if:book's Kate Eltham is currently blogging for if:book from the O'Reilly Tools of Change for Publishing Conference in New York City.
Is There Such a Thing as a Good Business Model for Publishing These Days?
There can be, if you start from scratch—or if you pare down existing models and create a lean machine. Louis Rosenfeld and John Oakes, two veterans of the new publishing universe, discuss the principles that drive their respective publishing houses, Rosenfeld Media and OR Books. Oakes labored in the barren fields of traditional publishing as editor and publisher for two decades. In developing OR Books’ publishing model together with a partner, he trimmed away the pointless, 20th century aspects of publishing. By contrast, Rosenfeld is a publishing outsider, best known as a user experience pioneer and co-author of Information Architecture for the World Wide Web (O’Reilly, 2006); accordingly, Rosenfeld Media’s business model has been created from scratch.
Red Queen Theory of Evolution: "It takes all the running you can do to stay in one place." (Leigh Van Valen)
A million different paths to stability, but one sure way to failure: to stay in one place.
OR Books - throwback. Real editing, marketing and know authors. Don't accept returns, primary business is to sell direct to consumers, platform agnostic, issue e-books alongside print editions, don't do sales conferences, focus on web marketing. Then licence books to traditional publishers.
Simple. Agents and authors fastest to understand the model.
Consumers really don't care whether the publisher's name is Random House or OR Books. So OR was able to quickly assemble a stable of brand-name authors repped by top agents.
Large traditional publishers are the hardest to convince that the OR model is a viable alternative, or even that such an alternative is necessary. Yet to sell a book to one of the major "mid-twon conglomerates" but have had a NYT bestseller in the first year and making income from licensing sub-rights internationally.
OR: 2 planks to the operation. One is acquisition and editing. The other is marketing.
Q: Many publishers daunted by the idea of setting up direct sales channel to readers via the web. How have OR and Rosenfeld achieved this?
A: Hasn't been that challenging. Partnered with a POD supplier who receives orders direct and ships to customer. Louis Rosenfeld says that fulfilment is a bit of a pain in the ass, particularly shipping internationally. However, it's one of those scale/commodity things. It's a pain but once it's properly set up it's not so bad. And now focused on the customer experience of the shopping environment, UX design etc. That's important, as with any e-tailer.
Q: (from Mike Shatzkin): How does Rosenfeld view their "vertical". What are its boundaries?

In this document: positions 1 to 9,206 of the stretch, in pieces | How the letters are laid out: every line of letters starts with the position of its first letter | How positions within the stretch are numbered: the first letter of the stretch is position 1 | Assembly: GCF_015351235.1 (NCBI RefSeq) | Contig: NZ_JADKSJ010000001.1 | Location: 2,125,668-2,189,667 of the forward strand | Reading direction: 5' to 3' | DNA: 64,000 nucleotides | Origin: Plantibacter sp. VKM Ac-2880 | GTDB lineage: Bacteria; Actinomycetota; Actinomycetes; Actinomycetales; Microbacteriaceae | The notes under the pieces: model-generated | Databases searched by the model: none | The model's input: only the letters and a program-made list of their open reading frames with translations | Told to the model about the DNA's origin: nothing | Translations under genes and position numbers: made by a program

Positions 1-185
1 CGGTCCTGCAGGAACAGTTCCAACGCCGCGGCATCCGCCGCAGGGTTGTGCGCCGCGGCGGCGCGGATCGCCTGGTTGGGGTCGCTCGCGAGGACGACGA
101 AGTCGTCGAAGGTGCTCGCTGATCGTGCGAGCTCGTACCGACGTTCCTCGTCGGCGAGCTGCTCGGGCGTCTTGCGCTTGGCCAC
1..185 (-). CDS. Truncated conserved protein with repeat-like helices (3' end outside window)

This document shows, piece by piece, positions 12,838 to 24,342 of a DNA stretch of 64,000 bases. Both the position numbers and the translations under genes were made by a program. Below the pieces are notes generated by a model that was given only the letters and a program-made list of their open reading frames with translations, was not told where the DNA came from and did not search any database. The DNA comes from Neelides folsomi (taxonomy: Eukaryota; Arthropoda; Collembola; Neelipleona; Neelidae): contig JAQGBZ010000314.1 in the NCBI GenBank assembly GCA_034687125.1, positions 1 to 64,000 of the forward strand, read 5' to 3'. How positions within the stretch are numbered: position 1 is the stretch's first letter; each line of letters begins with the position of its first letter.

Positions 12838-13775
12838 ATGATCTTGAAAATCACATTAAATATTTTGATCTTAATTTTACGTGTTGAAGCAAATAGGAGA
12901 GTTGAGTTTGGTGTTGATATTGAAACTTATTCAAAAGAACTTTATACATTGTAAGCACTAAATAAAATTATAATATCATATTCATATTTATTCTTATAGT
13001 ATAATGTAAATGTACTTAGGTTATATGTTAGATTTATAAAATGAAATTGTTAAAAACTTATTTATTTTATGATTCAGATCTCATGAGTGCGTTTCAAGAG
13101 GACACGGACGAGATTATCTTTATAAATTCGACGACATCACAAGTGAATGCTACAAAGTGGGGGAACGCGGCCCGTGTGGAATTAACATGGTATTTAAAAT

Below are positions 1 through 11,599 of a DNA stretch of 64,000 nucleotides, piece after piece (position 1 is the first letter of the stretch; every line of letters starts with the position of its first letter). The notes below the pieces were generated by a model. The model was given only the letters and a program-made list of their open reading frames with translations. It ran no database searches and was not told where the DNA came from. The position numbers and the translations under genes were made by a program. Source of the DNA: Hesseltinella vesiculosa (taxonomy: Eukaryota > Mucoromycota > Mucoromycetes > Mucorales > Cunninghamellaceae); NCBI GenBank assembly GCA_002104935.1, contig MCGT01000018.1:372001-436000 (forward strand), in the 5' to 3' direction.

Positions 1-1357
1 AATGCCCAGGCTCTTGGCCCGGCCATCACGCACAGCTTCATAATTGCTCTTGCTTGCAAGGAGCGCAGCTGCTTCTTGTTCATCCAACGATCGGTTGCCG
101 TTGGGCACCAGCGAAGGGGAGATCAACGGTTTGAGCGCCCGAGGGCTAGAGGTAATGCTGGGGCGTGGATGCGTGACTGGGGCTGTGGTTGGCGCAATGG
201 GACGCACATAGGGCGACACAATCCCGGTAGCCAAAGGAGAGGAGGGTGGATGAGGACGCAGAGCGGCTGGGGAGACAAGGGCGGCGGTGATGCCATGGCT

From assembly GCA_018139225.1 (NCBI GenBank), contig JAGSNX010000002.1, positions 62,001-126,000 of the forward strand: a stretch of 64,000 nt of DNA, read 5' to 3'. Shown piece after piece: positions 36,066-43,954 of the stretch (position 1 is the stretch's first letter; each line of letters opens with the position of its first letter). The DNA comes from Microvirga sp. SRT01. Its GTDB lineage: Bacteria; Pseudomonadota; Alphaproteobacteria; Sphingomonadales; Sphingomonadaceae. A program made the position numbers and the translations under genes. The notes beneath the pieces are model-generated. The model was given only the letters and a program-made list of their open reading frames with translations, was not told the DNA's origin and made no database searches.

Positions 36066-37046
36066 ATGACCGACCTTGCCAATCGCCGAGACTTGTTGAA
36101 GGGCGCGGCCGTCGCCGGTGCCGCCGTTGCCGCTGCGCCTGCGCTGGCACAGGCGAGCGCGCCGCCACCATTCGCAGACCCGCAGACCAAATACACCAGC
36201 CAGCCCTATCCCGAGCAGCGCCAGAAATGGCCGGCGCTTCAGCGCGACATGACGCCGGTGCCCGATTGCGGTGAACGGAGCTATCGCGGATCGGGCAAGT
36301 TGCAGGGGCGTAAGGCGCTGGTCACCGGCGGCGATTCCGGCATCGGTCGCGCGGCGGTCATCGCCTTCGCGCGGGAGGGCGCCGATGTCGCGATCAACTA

A: Louis says there are tribes within the community they are serving. So Rosenfeld has been careful not to get dragged away from their core value proposition to cash in on short-term sales. Focused on their community and serving its needs. Don't want to be a commodity practitioner, want to be a leader (brand value). This means they are "leaving assets on the table" (ie passing on certain titles) but feel that in return they are growing a reputation as a leading brand in the field of UX design, focused on quality.
OR Books says that they're experience is that their most successful authors that come to them with an established fan/following, online platform. He wonders if only these authors will be published in future.
Q: (Shatzkin) Can you quantify that? How many twitter followers? How many FB fans?
A: It depends. 1,000 followers doesn't automatically translate into book sales. [Kate's hypothesis: Online platform success is more about influence, connection, voice, authenticity.]
Q: What is the threshold where a successful OR book is better to be licensed to a larger publisher?
A: OR does much better financially selling direct, on a per title basis, but the trade-off is that licensing to a large publisher is that they get cash up front and then a 7-8% royalty which is split with the author. OR doesn't want to take on the infrastructure of a large publisher so this is a good middle path. OR does pay advances. OR says that for the author if your book is only going to sell a modest number of copies, the author will be better of with a trad publisher, but once the book starts to do well, OR's model is better and will return more $ to the author.
OR says what they are doing is really what hardcover publishers used to do. They do one version of the book. Then they licence it to someone else who has the joy of dealing with returns, discounts, warehousing, sales reps etc.
Rosenfeld: Don't pay advances, but can pay higher royalties: 16-20%. They require a lot from their authors, not to just to write it , but to share what they're writing, it's a conversation with the community (which helps develop their audience over time). They also have to sign a joint marketing agreement, a shared understanding that both author and publisher will contribute to the marketing of the book. Ultimately, having a tighter brand within a vertical niche will allow him to monetise other products under the demand curve, such as conferences and events.
Q (from Don Linn): How does this business model scale? (If start publishing more titles)
A: Rosenfeld is a 2-person company with a bunch of freelancers. Thinks it will scale well but not looking to publishing more than 10 a year, but is interested in other packages of the expertise he is publishing.